Sotheby’s sudden cryptic announcement Friday that Tobias Meyer had jumped (or was pushed) from his long-time perch as the firm’s contemporary art head is the latest (and, because of Meyer’s high profile, the most shocking) of a several major management changes (as well as a sweeping, ongoing Review of Capital Allocation and Financial Policies) that have roiled the auction house since activist investors started nipping at its heels.
On page 49 of Sotheby’s Form 10-Q Quarterly Report (filed with the SEC on Nov. 12, ten days before the Meyer announcement), the auction house cited this as among the “Risk Factors” that could affect its business:
The loss of key personnel could adversely impact Sotheby’s ability to compete.
Sotheby’s is largely a service business in which the ability of its employees to develop and maintain relationships with potential sellers and buyers of works of art is essential to its success. Moreover, Sotheby’s business is unique, making it important to retain key specialists and members of management [emphasis added]. Accordingly, Sotheby’s business is highly dependent upon its success in attracting and retaining qualified personnel.
As I predicted in my post (linked at the top of this post) on Friday’s bombshell announcement, Meyer’s unceremonious exit has indeed sparked “fervid speculation” about what this unexpected development could mean. I’ve read and heard all kinds of suggested explanations, from the obvious (contemporary art has underperformed at Sotheby’s compared to Christie’s results; investor pressure calls for some action on that issue) to the sensationalistic (unsubstantiated conspiracy theories).
Even Carol Vogel of the NY Times seemed confused. The hardcopy version of her Meyer report (which arrived at my front door on Saturday) states: “On Friday, Mr. Meyer resigned [emphasis added].”
But while not flagging this as a correction, the Times changed the online version of the same paragraph in Vogel’s article to read: “The company announced that Mr. Meyer was leaving by mutual decision [emphasis added].”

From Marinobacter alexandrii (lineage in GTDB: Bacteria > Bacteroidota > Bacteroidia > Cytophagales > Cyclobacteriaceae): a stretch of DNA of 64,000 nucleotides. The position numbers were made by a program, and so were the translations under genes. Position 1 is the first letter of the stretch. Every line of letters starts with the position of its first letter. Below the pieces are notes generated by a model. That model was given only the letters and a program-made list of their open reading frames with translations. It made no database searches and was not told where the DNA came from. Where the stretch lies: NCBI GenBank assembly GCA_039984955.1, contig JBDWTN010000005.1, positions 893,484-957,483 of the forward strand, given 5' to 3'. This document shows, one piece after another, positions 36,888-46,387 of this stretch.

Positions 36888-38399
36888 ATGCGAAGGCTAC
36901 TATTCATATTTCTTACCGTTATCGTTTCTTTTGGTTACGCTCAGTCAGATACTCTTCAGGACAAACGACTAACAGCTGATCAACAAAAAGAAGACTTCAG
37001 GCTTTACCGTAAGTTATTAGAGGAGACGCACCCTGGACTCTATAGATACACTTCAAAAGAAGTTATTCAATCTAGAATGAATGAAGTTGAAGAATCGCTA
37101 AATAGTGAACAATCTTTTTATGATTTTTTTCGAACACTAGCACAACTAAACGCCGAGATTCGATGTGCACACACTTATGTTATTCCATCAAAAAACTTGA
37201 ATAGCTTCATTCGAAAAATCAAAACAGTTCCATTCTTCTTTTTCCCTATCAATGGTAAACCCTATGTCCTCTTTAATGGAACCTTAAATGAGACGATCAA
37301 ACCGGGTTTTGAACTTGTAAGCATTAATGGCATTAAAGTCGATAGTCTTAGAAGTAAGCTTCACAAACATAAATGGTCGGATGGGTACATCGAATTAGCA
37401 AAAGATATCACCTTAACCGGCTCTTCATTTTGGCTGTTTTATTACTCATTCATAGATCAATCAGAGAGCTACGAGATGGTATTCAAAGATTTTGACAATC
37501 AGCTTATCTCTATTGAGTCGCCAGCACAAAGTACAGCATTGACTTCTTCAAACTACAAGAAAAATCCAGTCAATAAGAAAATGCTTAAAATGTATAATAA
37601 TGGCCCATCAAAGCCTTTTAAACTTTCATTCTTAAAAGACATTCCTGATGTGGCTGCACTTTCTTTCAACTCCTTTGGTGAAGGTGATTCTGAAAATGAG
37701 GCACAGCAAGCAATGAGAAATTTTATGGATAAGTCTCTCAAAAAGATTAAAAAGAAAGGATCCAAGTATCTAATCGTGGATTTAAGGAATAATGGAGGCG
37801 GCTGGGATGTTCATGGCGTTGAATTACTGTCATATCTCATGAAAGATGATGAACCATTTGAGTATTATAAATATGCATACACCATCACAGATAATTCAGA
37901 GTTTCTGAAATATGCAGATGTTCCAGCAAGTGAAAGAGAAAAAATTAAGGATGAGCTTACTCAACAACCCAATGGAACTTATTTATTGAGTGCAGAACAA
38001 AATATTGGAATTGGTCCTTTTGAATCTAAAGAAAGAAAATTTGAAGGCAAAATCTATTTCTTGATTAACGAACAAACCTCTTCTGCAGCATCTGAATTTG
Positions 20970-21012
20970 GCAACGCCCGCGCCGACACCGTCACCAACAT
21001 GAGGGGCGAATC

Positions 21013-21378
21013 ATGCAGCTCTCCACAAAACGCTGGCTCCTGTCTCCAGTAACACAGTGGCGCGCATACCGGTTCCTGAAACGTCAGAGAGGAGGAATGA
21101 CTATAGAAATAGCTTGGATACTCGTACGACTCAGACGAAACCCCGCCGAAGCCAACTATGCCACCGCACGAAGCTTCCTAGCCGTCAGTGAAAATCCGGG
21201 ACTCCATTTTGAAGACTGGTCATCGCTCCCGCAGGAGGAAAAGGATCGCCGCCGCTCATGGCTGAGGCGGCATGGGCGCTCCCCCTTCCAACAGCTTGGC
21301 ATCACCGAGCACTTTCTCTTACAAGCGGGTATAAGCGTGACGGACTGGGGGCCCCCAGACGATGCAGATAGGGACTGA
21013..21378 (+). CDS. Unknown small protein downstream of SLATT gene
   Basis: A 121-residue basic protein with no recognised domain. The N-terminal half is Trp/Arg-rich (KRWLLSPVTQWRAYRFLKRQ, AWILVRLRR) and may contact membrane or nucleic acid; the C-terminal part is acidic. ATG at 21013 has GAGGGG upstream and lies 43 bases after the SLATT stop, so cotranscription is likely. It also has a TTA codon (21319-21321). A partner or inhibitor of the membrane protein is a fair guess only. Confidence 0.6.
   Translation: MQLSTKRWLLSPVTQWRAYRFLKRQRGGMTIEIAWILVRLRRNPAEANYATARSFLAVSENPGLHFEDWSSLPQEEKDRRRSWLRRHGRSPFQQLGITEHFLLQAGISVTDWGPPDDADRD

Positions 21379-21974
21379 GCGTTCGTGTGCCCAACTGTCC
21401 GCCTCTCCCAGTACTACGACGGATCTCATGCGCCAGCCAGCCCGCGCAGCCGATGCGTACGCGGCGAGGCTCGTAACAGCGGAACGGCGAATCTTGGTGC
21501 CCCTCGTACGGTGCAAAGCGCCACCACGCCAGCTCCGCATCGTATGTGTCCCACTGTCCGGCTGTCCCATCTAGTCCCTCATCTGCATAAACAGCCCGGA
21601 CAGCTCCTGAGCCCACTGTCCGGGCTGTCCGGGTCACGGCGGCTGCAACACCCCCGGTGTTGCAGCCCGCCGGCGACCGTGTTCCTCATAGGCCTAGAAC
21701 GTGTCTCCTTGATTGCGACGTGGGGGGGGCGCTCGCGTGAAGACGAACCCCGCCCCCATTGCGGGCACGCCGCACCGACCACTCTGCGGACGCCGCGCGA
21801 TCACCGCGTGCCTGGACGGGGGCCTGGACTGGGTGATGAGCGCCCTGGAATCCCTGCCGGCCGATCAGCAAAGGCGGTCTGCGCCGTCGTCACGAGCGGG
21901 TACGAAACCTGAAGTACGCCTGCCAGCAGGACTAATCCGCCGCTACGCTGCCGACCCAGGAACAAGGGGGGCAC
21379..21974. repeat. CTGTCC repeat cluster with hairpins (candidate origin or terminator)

Confusion and rumors are the predictable fallout from what appears to have been a carefully crafted statement by CEO Bill Ruprecht (probably signed off on by Meyer) which, by its terse nature, made this sound like a less-than-amicable divorce (shades of the Rupert/Wendi Murdoch divorce pronouncement about “mutual respect”):
With Tobias’ contract soon expiring, we all agreed it was time to part ways. We wish Tobias nothing but good fortune.
With no one yet in the wings to replace Meyer as worldwide contemporary art head, this “loss of key personnel” could indeed (as stated in the above-quoted “Risk Factor”) “adversely impact Sotheby’s ability to compete.” To restore buyer-and-seller confidence in its performance in the all-important contemporary arena, the auction house needs to fill this gaping hole with a distinguished, resourceful rainmaker.
Maybe they’re working on it, but this development came too suddenly for them to get all their ducks in a row. As I reported in the update to my previous post, however, the auction firm currently says it “has no plans to fill” Meyer’s position.
Another “Risk Factor” cited by Sotheby’s in its November Form 10-Q Quarterly Report is this (on P. 50):
A small number of our stockholders may ultimately impact our business.
As of September 30, 2013, management believes that two of Sotheby’s top stockholders [my link, not theirs] control approximately 16% of Sotheby’s Common Stock. These two significant stockholders, either individually or acting together, may be able to exercise significant influence over matters requiring stockholder approval, including the election of directors and approval of significant corporate transactions.
And there’s another growing risk: As reported on P. 20 of the above-linked Form 10-Q, Sotheby’s has been upping the total amount of its guarantees—the sums that the auction house agrees to pay consignors, regardless of whether bidding reaches the level of the works’ guaranteed price. Guarantees, which totaled a whopping $319.6 million on Sept. 30, 2008, had been cut sharply after that year’s market crash, but have been inching back up.
Here’s what the latest quarterly report says about guarantees:
As of November 7, 2013, Sotheby’s had outstanding auction guarantees totaling $206.4 million [emphasis added]. As of November 7, 2013, Sotheby’s financial exposure under these auction guarantees is reduced by irrevocable bids totaling $54 million. Each of the outstanding auction guarantees has a minimum guaranteed price that is below or within the range of the pre-sale auction estimates for the underlying property. The property related to these auction guarantees will be offered at auctions in the fourth quarter of 2013. As of November 7, 2013, $93.4 million of the aggregate guaranteed amount had been advanced by Sotheby’s.
With the big fall sales behind it, Sotheby’s now has some breathing room to get its embattled house in order. We (not to mention the activist investors) eagerly await the results of its review of capital allocation and financial policies. As revealed during Sotheby’s third-quarter earnings conference call with securities analysts, “the Board of Directors has pledged to share the results of that examination with shareholders in early 2014.”
Sotheby’s appears to be at a crossroad. Where it’s going, though, is anyone’s guess.